As Lebanese banks sell assets amid crisis, other companies bet on rise of streaming platforms
JGroup plans to acquire majority stake in UAE content producer and invest as much as $15m in capital expenditure within the first year
Lebanon may be facing its worst economic crisis in three decades, with some banks forced to sell overseas assets to raise capital, but other companies are expanding amid optimism about new technology and the rapid growth of streaming platforms across the region.
JGroup, founded by Imad Jomaa in 2003, plans to take a majority stake in a UAE media production company. It wants to develop a production house in Lebanon that will feed international and regional streaming platforms.
Mr Jomaa told The National that JGroup will pay about $10 million for a majority stake in the "well-known" company, which he declined to name.
He will then invest a further $10m to $15m in capital expenditure within the first year of acquisition, he said.
“There is a massive opportunity for [content] production in the Middle East. All the big players are here – Netflix, Amazon Prime, Shahid, Starzplay ... everyone is hungry for content,” said Mr Jomaa, who is the company's president.
“We see this as a big potential [opportunity] as all of these platforms need content – local content – and supply is not [as big] as demand.”
The region lacks big studios and production houses that can match those in Hollywood or Bollywood, and it is time “for someone to jump and start investing in content production on a big scale”, he said.
Imad Jomaa, Founder and President of JGroup. Courtesy JGroup
Imad Jomaa plans to develop a content production house to feed international and regional streaming platforms. Courtesy JGroup
The company already owns Assada, a Lebanese production house that has produced several TV series and is in the process of co-producing an Arabic language movie.
JGroup will keep its studios in Lebanon and will jointly develop them with its UAE partner.
“We will be a major player in the content industry, producing for all of these networks,” said Mr Jomaa.
Once the company succeeds in scaling up production, it will “definitely” look at the possibility of investing in an over-the-top streaming platform in the region.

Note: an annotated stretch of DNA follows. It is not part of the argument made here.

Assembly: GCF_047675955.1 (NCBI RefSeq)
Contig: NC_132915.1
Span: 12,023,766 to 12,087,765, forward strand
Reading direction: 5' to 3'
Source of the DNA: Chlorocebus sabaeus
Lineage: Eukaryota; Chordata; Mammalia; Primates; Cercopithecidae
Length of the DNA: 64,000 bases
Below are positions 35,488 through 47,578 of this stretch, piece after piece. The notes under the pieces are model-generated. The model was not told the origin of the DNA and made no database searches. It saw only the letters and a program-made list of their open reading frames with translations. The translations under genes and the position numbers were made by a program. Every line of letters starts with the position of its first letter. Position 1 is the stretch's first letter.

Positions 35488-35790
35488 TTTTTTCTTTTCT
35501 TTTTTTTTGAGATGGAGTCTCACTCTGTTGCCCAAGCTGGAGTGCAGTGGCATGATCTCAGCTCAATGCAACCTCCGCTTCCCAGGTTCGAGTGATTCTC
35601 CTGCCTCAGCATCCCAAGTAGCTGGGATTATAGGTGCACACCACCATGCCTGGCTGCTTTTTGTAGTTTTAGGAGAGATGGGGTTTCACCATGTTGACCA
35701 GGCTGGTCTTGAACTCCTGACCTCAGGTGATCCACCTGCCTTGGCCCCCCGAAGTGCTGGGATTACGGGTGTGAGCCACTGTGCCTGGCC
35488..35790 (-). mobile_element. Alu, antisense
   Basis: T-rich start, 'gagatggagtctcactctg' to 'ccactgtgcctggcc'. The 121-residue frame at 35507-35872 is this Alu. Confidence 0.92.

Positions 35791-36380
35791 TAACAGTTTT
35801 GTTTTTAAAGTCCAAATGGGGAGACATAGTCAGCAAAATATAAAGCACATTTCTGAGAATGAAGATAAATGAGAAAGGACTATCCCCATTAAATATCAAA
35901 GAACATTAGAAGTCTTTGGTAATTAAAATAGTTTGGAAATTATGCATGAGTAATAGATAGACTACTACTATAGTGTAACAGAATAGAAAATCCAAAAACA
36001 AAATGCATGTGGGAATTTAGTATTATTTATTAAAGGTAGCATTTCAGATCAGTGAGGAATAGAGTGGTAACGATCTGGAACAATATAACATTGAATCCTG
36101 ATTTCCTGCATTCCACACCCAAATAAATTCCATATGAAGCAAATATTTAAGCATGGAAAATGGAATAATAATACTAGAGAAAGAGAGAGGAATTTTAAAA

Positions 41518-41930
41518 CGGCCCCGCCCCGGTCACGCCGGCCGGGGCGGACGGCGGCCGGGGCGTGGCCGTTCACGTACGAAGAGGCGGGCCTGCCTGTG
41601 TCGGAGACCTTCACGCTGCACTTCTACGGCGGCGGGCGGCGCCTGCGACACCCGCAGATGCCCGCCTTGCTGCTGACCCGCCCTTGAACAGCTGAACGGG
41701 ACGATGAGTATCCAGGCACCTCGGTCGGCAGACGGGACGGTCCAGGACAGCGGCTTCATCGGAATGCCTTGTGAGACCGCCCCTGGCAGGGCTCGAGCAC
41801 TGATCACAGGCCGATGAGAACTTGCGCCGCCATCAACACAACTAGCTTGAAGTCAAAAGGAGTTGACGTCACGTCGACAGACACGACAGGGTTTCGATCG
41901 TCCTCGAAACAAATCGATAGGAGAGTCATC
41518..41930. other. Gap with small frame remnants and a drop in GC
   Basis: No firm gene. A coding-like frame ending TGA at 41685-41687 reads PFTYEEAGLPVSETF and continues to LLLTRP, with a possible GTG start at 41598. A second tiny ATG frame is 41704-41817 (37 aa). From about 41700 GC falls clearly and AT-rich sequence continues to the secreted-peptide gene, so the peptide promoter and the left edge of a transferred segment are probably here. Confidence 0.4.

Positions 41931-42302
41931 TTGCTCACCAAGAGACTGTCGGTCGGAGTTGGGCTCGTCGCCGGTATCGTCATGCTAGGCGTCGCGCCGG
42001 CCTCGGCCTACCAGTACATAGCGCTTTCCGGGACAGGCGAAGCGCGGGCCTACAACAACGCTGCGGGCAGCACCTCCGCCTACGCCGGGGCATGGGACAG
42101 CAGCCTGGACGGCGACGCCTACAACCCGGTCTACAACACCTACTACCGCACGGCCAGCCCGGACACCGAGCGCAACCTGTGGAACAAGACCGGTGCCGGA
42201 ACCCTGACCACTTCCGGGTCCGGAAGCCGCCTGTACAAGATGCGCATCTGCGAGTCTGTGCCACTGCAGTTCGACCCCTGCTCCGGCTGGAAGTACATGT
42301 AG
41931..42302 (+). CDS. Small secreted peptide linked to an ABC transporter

“This is something I am looking at. It is very interesting. Our family portfolio has a lot of investments in technology [companies],” he said.
“We have all the capabilities to go and invest in one of them.”
The number of people watching streamed TV content continues to rise globally and two thirds of internet users aged 16 to 64 now watch TV content via some form of subscription service, according to DataReportal's Digital 2020 report.
Demand has also grown rapidly as Covid-19 movement restrictions have kept people indoors.
The number of subscribers has risen sharply as well. Pay TV operator OSN reported that the number of its subscribers to its OTT service had trebled from 80,000 in April to 250,000 in August.
The subscriber base of Dubai-based video streaming service Starzplay, which raised $25m in debt financing earlier this month, grew to 1.83 million last year.
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These platforms are also investing in content development to better compete with international rivals such as Netflix and Amazon Prime.
JGroup, which has a presence in 17 countries, has interests in publishing, advertising, production, printing, sports, property development and construction.
The group’s portfolio includes six media subsidiaries, which represent more than 50 outlets across several platforms.
Its Promofix unit is an advertising representative for global and regional brands such as Snapchat, Unity Games, Freewheel, beIN Sports, Zee Network, Sharqiya News and Al Jadeed TV.
The company invested $15m in FoxPush, a Dubai publishing and digital advertising industry service provider, in October to develop its “programmatic performance technology” and help it expand globally.
It also recently agreed to become the Mena representative of global social media company Open Influence, giving JGroup’s clients more global exposure.
The company also recently renewed a five-year contract with Iraq’s Alsumaria TV, said Mr Jomaa.
JGroup, which owns pharmaceutical and cosmetic brands distributor Promedica, is also interested in investing in healthcare operators and pharmaceutical companies in Iraq, which is a large but underserved market, he said.
“When it comes to [the] healthcare industry, Iraq is very promising market and we have a lot of connections and leverage over there,” he said. “It is a great opportunity.”
The company’s property and construction business has halted future developments in Lebanon, with Mr Jomaa citing capital controls and the country’s deteriorating economic conditions.
However, it will not shut down its existing business in the country.